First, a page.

The Drug Problem and Education

Mr TP Saran rightly states in last week’s edition of Mauritius Times: “Drug control should be based on an understanding of human nature.

Specifically, that the human being will go to any length to seek pleasure,” or as it is often stated to seek “paradis artificiel sur terre à n’importe quel prix”.

The psychology of the “forbidden fruit” which ought to be well known explains a lot about human behaviour: some even regard getting that fruit as a challenge when their target should be different and legitimate for the good of society.

We should educate especially the children on how to obtain legitimate pleasure, for example they should be congratulated when they have solved a mathematical problem, or written a good essay or learned a poem, or achieved a good piece of handicraft, or participated fully in a project entrusted to a group, or given his or her best as part of a team in sports, etc; in short to obtain pleasure from work well done. When he grows up, this pleasure in and from work well done will carry him forward throughout adult life.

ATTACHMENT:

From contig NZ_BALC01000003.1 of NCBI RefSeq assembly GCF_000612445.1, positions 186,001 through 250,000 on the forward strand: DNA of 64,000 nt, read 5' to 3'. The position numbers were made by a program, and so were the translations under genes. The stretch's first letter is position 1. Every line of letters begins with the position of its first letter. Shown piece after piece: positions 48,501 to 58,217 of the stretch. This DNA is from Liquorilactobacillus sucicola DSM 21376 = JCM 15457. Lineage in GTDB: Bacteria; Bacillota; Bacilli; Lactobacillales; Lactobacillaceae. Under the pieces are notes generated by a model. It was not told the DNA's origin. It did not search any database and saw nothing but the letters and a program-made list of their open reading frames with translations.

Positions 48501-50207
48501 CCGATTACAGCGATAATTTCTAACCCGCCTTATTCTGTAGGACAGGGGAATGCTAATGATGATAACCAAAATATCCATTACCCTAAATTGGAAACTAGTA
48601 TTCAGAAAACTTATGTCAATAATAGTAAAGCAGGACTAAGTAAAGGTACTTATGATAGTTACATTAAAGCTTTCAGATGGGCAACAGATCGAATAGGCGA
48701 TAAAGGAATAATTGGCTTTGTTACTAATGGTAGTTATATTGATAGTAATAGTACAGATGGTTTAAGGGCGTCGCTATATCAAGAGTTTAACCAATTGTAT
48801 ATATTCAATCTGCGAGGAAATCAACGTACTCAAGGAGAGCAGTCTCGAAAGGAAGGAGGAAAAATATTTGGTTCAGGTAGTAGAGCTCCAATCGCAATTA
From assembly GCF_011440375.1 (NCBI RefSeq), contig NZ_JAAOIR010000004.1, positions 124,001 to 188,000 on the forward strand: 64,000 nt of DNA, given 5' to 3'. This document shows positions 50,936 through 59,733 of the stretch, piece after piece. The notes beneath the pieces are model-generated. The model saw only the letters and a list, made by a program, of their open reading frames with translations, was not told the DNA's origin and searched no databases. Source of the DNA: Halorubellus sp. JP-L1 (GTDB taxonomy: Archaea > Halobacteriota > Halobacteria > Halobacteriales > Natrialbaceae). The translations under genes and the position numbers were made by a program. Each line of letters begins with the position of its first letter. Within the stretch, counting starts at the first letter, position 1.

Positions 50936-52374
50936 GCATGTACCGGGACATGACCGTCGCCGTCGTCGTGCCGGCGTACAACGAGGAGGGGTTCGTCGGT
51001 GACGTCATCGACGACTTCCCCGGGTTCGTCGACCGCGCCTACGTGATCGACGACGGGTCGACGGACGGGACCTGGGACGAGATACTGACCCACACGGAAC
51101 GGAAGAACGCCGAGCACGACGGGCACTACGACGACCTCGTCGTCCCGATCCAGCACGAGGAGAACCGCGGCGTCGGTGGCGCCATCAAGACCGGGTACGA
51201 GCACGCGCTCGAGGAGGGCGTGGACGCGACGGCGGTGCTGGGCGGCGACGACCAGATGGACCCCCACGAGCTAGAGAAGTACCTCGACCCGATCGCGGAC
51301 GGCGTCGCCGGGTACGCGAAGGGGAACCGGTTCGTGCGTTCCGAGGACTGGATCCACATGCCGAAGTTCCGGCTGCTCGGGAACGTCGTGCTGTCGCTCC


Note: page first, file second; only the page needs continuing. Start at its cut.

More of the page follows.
Instead the quest for quick money leads to slap-dash, even dangerous, work, for example the electrician employed during the building of my house, although told to and was paid for earthing the system, was not to be found after I got an electric shock, fortunately mild, and another one had to be engaged.

Instead, in our present society, what do we find? Failure of Education, for example, abuse of “leçons particulières” which often are not “particulières”, unless they turn out to be “attouchements particuliers”.

It may not be the fault of the teacher — faced with an overcrowded classroom, however conscientious she or he may be. The great majority, it must be said, are doing their best in difficult circumstances. The fault lies elsewhere.

Are our youth being educated regarding covetousness, envy, jealousy?

Outside the classrooms what do we get?

The advertising industry keeps telling us to get pleasure from consuming this and that; it keeps creating “des besoins artificiels” instead of giving factual information about their wares.

Fortunately, after protests against exploitation of women’s bodies for advertising purposes, the practice has stopped.

On political “soap-boxes” what do we get? Who is or was the French politician who said “une promesse n’engage que celui qui y croit?”

Children and adults alike are rarely made aware that if early humans, weak as they were compared with many wild animals, managed to survive the dangers and threats from those animals or even to domesticate some, it was through collaboration, cooperation, sharing and not through competition, grabbing mentality and self-service.

 

Dr François Saw Lan IP

Add a Comment

Your email address will not be published.